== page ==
Payroll Taxes: A Quick Breakdown

Payroll taxes, a great mystery to 99% of the general population.  Business owners frequently try to come up with an average percent that payroll taxes cost their business, and the truth is that it’s just not that simple.  Some employer taxes are a flat percent on all wages that an employee earns (Medicare) while other tax types (FUTA, SUTA, Social Security) limit the amount of taxable wages each year.  When it comes to payroll taxes, the employer is responsible for calculating each tax type, withholding the proper amounts from employee checks, remitting the tax payments to the proper agencies, and filing the relevant payroll tax returns with each tax agency.  If tax returns and payments are not remitted on time, additional penalty and interest amounts are also assessed.

We’ve tried to keep this outline as simple as possible without leaving out any key details.  Here’s Valor Payroll Solution’s breakdown of payroll taxes:

Employer & Employee Payroll Taxes:

  • Social Security and Medicare taxes, sometimes grouped together or referred to as FICA taxes, are paid by both the employer and the employee.
    • Social Security tax is 12.4% (6.2% paid by the employee and 6.2% paid by the employer) of the first $137,700 in taxable wages (for 2020).
    • Medicare tax is 2.9% (1.45% paid by the employee and 1.45% paid by the employer) on all taxable wages.
      • In addition, the employee is charged an additional .9% Medicare tax on wages paid over $200,000 per year.
    • You can access the full Employer’s Tax Guide published by the IRS here

Employer Payroll Taxes:

  • Federal Unemployment Tax (FUTA) is 6% on the first $7,000 in wages each year.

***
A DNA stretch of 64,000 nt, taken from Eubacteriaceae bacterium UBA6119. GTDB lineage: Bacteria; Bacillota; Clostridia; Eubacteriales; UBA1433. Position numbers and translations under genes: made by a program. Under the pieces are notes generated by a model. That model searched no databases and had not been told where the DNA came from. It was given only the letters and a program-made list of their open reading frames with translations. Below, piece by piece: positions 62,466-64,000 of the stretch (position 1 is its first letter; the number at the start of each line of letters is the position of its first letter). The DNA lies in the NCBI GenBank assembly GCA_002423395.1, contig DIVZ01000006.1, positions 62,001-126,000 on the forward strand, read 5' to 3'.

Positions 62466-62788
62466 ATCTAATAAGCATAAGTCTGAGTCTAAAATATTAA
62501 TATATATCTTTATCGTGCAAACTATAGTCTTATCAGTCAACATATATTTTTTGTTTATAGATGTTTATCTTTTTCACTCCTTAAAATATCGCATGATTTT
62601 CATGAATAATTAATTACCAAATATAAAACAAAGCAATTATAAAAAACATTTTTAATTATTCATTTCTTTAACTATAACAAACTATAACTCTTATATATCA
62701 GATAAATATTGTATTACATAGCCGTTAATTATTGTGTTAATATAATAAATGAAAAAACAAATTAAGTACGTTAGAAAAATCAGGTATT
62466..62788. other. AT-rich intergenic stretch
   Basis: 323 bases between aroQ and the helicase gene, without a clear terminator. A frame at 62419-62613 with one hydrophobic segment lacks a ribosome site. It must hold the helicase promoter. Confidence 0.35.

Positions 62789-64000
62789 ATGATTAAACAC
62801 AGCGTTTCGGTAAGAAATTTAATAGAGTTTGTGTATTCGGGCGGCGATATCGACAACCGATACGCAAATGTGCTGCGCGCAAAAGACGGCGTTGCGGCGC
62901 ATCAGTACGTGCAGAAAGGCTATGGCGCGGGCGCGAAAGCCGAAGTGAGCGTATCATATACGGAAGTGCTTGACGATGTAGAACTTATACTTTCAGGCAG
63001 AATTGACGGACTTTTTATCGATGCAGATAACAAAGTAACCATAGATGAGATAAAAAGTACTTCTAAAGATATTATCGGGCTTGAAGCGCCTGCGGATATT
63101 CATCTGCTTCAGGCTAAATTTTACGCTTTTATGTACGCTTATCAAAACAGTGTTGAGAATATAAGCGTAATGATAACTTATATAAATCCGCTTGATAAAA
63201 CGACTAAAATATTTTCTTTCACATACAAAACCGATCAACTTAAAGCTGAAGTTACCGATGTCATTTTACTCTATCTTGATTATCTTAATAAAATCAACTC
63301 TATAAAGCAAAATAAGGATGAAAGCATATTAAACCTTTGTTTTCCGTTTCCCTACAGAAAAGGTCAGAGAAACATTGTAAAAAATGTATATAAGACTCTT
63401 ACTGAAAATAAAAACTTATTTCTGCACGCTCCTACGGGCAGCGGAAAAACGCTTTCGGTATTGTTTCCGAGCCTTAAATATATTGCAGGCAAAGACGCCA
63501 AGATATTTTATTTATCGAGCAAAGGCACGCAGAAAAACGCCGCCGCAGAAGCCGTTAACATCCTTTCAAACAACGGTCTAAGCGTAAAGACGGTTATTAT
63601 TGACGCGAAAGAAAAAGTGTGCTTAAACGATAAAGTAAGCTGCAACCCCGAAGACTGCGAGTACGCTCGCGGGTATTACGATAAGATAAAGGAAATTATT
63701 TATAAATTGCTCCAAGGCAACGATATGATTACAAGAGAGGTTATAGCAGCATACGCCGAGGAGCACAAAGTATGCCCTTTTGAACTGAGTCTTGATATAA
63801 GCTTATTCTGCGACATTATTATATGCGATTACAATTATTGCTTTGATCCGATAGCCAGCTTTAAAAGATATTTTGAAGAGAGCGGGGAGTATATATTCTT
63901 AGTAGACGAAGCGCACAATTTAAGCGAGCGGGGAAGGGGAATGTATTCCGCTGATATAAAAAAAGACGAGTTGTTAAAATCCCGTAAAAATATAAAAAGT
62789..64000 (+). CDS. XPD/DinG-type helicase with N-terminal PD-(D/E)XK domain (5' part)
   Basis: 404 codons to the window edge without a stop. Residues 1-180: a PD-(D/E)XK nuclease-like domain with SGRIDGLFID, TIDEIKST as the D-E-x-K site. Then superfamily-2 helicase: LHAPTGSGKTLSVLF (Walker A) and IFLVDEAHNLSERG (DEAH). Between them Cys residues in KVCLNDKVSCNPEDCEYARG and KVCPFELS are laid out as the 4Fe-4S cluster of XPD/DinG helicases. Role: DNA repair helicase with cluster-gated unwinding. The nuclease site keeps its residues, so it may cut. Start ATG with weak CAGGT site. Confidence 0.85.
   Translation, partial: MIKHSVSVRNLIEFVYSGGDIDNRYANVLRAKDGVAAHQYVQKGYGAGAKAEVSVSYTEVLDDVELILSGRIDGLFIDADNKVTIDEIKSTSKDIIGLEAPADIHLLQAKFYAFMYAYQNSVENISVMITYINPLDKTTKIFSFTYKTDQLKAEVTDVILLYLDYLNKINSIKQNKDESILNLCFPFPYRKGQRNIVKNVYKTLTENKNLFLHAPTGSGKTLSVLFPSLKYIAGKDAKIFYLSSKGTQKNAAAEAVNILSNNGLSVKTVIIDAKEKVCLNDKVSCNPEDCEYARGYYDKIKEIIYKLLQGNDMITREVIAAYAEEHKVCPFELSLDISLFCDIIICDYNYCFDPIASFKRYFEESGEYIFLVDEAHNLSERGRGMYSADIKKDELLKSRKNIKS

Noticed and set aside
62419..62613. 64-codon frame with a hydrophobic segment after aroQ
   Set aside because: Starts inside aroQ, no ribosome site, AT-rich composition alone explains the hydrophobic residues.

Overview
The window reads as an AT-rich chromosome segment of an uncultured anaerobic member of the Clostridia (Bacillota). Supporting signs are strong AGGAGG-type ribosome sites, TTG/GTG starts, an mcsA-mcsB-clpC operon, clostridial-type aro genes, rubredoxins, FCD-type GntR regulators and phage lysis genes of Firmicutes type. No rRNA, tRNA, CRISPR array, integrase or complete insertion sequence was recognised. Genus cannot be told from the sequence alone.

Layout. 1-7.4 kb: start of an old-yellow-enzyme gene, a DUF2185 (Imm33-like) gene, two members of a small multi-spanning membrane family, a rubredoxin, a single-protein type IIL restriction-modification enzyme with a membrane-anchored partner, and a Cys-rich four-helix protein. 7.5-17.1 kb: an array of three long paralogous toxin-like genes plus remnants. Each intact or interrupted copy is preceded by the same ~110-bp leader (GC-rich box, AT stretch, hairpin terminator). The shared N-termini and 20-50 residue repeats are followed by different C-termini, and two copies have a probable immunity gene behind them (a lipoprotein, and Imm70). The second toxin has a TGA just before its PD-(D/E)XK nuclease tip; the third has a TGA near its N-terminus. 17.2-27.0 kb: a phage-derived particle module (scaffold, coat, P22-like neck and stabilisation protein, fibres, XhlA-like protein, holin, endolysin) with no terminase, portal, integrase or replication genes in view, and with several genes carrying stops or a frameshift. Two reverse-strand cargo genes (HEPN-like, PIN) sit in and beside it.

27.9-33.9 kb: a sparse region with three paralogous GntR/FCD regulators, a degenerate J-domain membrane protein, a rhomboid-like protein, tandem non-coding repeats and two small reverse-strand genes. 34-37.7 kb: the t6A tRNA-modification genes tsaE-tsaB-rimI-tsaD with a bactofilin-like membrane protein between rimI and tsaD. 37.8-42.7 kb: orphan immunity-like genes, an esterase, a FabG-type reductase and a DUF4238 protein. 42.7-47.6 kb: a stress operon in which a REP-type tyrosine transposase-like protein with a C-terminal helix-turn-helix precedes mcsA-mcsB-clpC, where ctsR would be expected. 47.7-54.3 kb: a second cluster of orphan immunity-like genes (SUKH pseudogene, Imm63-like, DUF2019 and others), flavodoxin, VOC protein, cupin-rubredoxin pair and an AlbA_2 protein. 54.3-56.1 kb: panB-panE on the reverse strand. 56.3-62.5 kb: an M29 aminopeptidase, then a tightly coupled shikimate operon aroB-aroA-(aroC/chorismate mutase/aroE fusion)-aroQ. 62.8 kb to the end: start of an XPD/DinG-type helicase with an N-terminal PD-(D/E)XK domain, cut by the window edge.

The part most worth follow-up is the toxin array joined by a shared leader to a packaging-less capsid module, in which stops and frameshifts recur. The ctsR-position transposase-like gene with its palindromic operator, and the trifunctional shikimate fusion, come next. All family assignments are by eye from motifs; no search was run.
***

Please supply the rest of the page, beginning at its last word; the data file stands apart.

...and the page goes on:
• As of 2020, all states received the FUTA tax credit of 5.4%, effectively making the tax .6%
  • State Unemployment Tax (SUTA/SUI) varies by state.  Each state determines the taxable wage base per year and assigns the employer an experience rate.
    • Click here to download the APA’s SUI Taxable Wage Bases 2018-2021 report

Employee Payroll Taxes:

  • Federal income tax (federal withholding)
    • Federal income tax is calculated based on the employee’s Form W-4.
  • State income tax (state withholding)
    • All states, with the exception of Alaska, Florida, Nevada, New Hampshire, South Dakota, Tennessee, Texas, Washington, and Wyoming have a state income tax.
    • State income tax is calculated based on federal Form W-4 or the state’s specific withholding form, as applicable.
  • State Disability Insurance (SDI)/Temporary Disability Insurance (TDI) – administered by certain states
    • California
    • Rhode Island
    • New Jersey
    • Hawaii
    • New York
  • Local taxes – administered by certain states (see list below)
    • Alabama
    • Arkansas
    • Colorado
    • Delaware
    • Indiana
    • Iowa
    • Kentucky
    • Maryland
    • Michigan
    • Missouri
    • New Jersey
    • New York
    • Ohio
    • Oregon
    • Pennsylvania
    • West Virginia

If you made it through the end of this article, congratulations!  Once your head stops spinning feel free to reach out to see how Valor Payroll Solutions can help.

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